So you’ve decided to develop software which is a Medical Device. Now you need to develop it in an IEC 62304 - compliant way.
Resources on how to achieve that are scarce. To add insult to injury, not even the IEC 62304 can be accessed freely! See the article on accessing standards on how to access it.
This is a very opinionated guide on how to achieve IEC 62304 compliance. The approach which I present here is just one option. I don’t claim for this to be the only way of achieving it.
You need a Quality Management System. This pretty much means that you need to implement an ISO 13485 - compliant Quality Management System and get audited for that. Note that this is a company-wide requirement: Your company becomes a qualified Medical Device manufacturer by having such a Quality Management System. You don’t have to re-do this for each product you plan on developing.
You need some sort of Risk Management. Specifically, your risk management needs to adhere to IS 14971. This is product-specific: You need to evaluate what can go wrong with your products and assess whether it’s still safe to go ahead and bring it to market.
Great, that’s it? Easy. With that out of the way, let’s see what we have to get done next.
Important: Software Safety Classification
The IEC 62304:2006 defines so-called Software Safety Classes: A, B and C. Depending on the risk profile of your software, it is classified as one of those three classes.
How do they differ? There’s a mostly-easy-to-understand flowchart in the standard for that (section 4.3), but the gist of it is:
- If your software can cause serious injury or death, it’s class C.
- If it can cause non-serious injury, it’s class B.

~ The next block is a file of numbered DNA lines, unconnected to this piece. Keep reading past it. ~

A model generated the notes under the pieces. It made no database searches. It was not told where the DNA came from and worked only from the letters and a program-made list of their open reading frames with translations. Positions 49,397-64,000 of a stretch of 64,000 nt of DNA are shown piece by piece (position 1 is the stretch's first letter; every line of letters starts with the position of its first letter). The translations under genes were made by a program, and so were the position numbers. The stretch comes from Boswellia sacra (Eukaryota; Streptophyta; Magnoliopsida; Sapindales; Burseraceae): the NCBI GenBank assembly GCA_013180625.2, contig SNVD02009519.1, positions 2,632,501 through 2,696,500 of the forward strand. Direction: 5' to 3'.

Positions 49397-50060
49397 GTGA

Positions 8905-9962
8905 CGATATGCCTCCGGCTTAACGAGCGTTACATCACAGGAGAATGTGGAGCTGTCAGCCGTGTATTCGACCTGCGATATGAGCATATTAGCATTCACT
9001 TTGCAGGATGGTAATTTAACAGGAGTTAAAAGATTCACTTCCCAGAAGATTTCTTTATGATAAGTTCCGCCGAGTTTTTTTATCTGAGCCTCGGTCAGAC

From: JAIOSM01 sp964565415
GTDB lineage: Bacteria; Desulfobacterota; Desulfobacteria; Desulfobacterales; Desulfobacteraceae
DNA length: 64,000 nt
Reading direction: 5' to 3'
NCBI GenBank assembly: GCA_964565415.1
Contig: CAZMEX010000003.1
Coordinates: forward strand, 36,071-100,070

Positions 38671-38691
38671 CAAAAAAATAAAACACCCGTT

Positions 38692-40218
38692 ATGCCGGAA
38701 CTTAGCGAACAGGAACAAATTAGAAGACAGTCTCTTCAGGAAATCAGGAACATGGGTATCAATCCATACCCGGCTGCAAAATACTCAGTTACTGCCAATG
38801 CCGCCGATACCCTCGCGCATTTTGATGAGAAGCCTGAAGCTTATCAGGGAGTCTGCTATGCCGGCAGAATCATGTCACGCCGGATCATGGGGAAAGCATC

- Otherwise it’s class A.
It’s also important to note that this class doesn’t necessarily apply to all software in your soon-to-be-certified medical device: You can (and probably should!) have separate software systems which may have different safety classes.
This is important because, based on your safety classification, there are different documentation and testing requirements. As you might have guessed, class C includes the most effort.
It makes sense for critical software systems to be well-tested, but you should be beware of over-classifying your software systems which causes unnecessary overhead. You should also consider extracting critical parts into separate software systems (e.g., running in separate docker containers) to both increase resilience and decrease testing effort.
IEC 62304 Requirements
Write a Software Development and Maintenance Plan
You need to write a Software Development and Maintenance Plan in which you describe your required resources, software, version control and testing.
For you software, you need to document so-called Software Requirements. These describe what your software does. If you have no idea what I’m talking about: Don’t worry, read the article.
Document Your Libraries / Dependencies (“SOUP”)
SOUP is the regulatory term for third-party dependencies or libraries which any sane developer uses in their code. You need to create some additional documentation for those and also monitor them regularly for issues like bugs or security vulnerabilities.
Check out my article on documenting SOUP:
Depending on your software safety classification, you need to document your software architecture.
Any time you write code, you have to verify that that code actually conforms to your specifications. No clue what that means? You’re not alone.
Software System Testing
You have to test your software and prove that you’ve covered all software requirements.
The 62304 has a few requirements regarding software releases. And this step is a good opportunity to check that you’re done with all other activities. And you have to determine whether you made a significant change to your product. In that case, you have to wait for approval from your Notified Body.
Manage Feedback and Problems
You need a process to manage feedback and evaluate problems. Most importantly, you need to assess whether a serious problem with your product has occured.
Once you’ve identified a problem, you need to solve it. Then, you need to check whether your solution actually works - who would’ve thought? The standard calls this a Problem Resolution Process.
Once your product is released (i.e., certified), you can’t just go ahead and change it however you like. You have to check whether a change is significant and requires approval of your Notified Body. For that, guess what? You need a process.